Members of the U.K.’s Conservative (Tory) Party are warning Prime Minister Theresa May that her time is short should Great Britain be forced to take part in EU elections, which are scheduled to occur May 23 through May 26. Tories are convinced that to take part in such elections constitutes a surrender to a long Brexit delay or no Brexit at all.
May survived a no-confidence vote in December, which technically gives her until December of this year before her own party can vote again to oust her. However, angry Tories are warning May that the calls for her to leave will become so cacophonous that she’ll be forced out long before then.
May has already promised to leave her job as prime minister once Brexit is delivered.
On Saturday night, May made one more desperate appeal for MPs to back a deal, claiming that there was a chance that Brexit could “slip through our fingers.” Parliament has repeatedly voted down the possibility of leaving the EU without a deal in place.
“Because parliament has made it clear it will stop the UK leaving without a deal, we now have a stark choice: leave the European Union with a deal or do not leave at all,” May said.
“The longer this takes, the greater risk of the UK never leaving at all. It would mean letting the Brexit that the British people vote for slip through our fingers. I will not stand for that. It is essential we deliver what the people voted for, and to do that we need to get a deal over the line.”
May is scheduled to appear at an emergency EU summit on Brexit this Wednesday. But Tory MPs warn that if the best she can do is procure a long Brexit delay — which would include sending British members to the EU Parliament in elections in May — she will face overwhelming pressure to step down.
Tory MP Nigel Evans, an executive member of the powerful 1922 Committee of backbenchers, said, “At the moment there is focus on delivering Brexit, but if a long delay becomes a reality I believe the noise off about removing the prime minister will become a cacophony.”
“I and many other Conservatives would prefer leaving the EU on World Trade Organization terms to any humiliating long extension that forces us to take part in the European elections.”
Jeremy Hunt, a cabinet minister and a potential frontrunner to replace May, has been letting backbenchers know that it is his preference to leave under WTO rules, rather than allowing any long delay in Brexit.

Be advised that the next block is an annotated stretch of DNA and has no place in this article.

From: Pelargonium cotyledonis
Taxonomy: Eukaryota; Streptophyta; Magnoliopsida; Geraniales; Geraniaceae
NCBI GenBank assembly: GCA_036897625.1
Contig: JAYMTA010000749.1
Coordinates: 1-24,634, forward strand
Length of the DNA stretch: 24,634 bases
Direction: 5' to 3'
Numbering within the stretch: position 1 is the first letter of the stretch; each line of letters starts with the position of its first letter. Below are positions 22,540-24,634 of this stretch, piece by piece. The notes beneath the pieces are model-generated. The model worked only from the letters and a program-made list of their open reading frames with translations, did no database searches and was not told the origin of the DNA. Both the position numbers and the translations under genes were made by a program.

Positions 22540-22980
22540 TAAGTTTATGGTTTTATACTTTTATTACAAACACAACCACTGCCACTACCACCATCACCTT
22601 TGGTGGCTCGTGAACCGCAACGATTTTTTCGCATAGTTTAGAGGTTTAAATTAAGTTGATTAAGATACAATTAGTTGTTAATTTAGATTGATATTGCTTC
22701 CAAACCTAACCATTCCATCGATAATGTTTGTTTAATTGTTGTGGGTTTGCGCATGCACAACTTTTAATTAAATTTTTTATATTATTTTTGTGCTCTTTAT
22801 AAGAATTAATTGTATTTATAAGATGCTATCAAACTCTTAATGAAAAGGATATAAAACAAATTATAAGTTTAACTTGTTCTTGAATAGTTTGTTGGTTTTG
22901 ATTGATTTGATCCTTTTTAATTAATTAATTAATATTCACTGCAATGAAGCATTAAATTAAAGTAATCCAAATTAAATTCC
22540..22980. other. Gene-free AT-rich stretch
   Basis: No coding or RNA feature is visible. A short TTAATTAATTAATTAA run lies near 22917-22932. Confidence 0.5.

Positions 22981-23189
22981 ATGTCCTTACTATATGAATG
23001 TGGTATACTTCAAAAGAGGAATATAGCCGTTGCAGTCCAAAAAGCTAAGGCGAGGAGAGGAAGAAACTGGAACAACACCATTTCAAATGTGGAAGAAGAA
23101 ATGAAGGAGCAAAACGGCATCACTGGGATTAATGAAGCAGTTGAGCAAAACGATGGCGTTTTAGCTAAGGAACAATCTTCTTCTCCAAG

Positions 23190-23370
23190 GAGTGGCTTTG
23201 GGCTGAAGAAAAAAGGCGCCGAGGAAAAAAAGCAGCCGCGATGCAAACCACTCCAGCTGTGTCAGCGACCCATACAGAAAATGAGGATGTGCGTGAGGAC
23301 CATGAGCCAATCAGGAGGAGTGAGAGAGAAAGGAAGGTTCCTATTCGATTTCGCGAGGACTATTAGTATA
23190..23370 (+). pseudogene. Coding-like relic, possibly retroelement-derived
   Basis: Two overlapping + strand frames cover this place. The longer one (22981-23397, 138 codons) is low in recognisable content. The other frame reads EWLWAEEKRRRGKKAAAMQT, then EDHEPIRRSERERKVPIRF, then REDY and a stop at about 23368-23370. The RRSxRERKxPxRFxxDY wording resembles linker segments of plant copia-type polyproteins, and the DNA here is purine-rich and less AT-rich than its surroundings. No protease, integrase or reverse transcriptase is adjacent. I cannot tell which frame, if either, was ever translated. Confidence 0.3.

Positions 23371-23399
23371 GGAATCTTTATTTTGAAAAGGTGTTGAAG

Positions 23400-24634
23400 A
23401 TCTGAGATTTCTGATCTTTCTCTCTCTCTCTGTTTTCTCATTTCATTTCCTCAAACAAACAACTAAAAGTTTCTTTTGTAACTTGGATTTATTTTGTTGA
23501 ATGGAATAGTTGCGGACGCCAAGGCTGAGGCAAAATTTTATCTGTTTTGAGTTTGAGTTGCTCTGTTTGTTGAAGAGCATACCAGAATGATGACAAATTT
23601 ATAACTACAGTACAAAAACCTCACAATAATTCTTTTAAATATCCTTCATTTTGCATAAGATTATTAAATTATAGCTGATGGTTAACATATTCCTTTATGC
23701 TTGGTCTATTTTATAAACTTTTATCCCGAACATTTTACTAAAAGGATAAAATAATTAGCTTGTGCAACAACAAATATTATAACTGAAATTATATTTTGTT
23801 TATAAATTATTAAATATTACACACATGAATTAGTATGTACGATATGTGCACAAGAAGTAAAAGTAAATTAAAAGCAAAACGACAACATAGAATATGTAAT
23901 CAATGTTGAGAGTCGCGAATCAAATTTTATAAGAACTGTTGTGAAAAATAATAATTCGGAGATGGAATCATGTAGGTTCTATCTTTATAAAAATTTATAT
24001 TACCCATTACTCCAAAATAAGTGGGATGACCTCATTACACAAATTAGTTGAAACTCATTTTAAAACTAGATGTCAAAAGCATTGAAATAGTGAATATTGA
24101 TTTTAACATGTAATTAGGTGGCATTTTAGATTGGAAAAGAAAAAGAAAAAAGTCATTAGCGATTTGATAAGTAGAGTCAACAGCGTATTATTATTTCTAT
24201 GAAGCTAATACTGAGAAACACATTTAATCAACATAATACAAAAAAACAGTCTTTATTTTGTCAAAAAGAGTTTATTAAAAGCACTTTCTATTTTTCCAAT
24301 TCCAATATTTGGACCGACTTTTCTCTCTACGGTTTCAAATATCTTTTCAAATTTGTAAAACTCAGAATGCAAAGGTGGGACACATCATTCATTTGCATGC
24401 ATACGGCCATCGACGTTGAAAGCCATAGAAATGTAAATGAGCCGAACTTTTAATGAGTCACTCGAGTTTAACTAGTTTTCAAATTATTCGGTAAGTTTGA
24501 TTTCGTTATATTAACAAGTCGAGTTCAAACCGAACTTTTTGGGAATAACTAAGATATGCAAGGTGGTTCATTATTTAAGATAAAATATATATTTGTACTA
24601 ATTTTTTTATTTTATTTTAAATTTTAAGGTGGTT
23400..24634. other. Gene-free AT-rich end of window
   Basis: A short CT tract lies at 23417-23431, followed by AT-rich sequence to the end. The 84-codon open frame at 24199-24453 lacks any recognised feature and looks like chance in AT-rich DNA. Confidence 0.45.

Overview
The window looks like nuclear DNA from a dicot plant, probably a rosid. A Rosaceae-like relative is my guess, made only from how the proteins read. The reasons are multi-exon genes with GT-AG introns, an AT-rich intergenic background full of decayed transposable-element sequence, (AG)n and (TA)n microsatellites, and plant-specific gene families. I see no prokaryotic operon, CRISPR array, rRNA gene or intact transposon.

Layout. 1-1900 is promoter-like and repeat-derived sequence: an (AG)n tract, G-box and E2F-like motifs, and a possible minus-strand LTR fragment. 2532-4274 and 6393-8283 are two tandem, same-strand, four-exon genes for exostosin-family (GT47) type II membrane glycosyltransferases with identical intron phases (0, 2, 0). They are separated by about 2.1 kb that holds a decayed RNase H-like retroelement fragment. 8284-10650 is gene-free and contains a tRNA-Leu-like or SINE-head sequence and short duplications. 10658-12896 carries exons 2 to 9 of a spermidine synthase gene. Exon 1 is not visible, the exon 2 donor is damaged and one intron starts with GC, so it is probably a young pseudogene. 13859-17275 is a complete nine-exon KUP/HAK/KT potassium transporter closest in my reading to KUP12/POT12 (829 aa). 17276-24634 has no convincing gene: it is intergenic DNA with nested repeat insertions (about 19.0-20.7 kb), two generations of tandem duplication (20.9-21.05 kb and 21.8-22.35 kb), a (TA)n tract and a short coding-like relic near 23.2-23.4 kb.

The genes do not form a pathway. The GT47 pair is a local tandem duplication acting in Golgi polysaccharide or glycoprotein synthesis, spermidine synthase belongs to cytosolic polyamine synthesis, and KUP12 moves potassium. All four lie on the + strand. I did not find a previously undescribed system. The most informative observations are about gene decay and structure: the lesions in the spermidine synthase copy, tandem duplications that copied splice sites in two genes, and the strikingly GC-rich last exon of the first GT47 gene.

But on the continent, EU negotiators are signaling that they will not negotiate any no-deal — including the WTO no-deal — until the Irish Backstop issue is addressed. In a joint appearance today with Irish PM Leo Varadkar, Chief EU negotiator Michel Barnier said, “Our goal is to protect the Good Friday agreement, peace on this island and the integrity of the single market. It is not any easy task.”
Former U.K. cabinet minister Nigel Adams, who resigned last week over May’s decision to seek help from Jeremy Corbyn and the Labour Party, also warned that any deal with the EU that causes the U.K. to participate in EU elections next month is a non-starter.
“Over 170 Conservative MPs including cabinet ministers signed a letter to the PM last week urging her to ensure the UK does not take part in the European elections. Doing so will not end well.”
But the Tories may have conceded that they will be participating in EU elections according to an e-mail sent to possible candidates. That e-mail includes a deadline for those who are considering a run for European Parliament to make a decision on whether they will run or not.
It's important to note that this is a legal necessity, which has to be in place should EU elections occur and not an announcement that such elections are scheduled to — or going to — occur.
May continues today to negotiate with the Labour Party about a path moving forward, but it’s unlikely that any deal that Corbyn and May come up with will pass parliamentary muster.
The citizens of the U.K. voted to leave the European Union in June of 2016. The original leave date, March 29 of this year, has already passed and an April 12 deadline looms less than a week away for the U.K. to decide how it wants to proceed.
Three years have already been wasted. If Theresa May doesn’t come up with an agreement this week, she should step down for the good of the country.
Photo: MicroStockHub / iStock / Getty Images Plus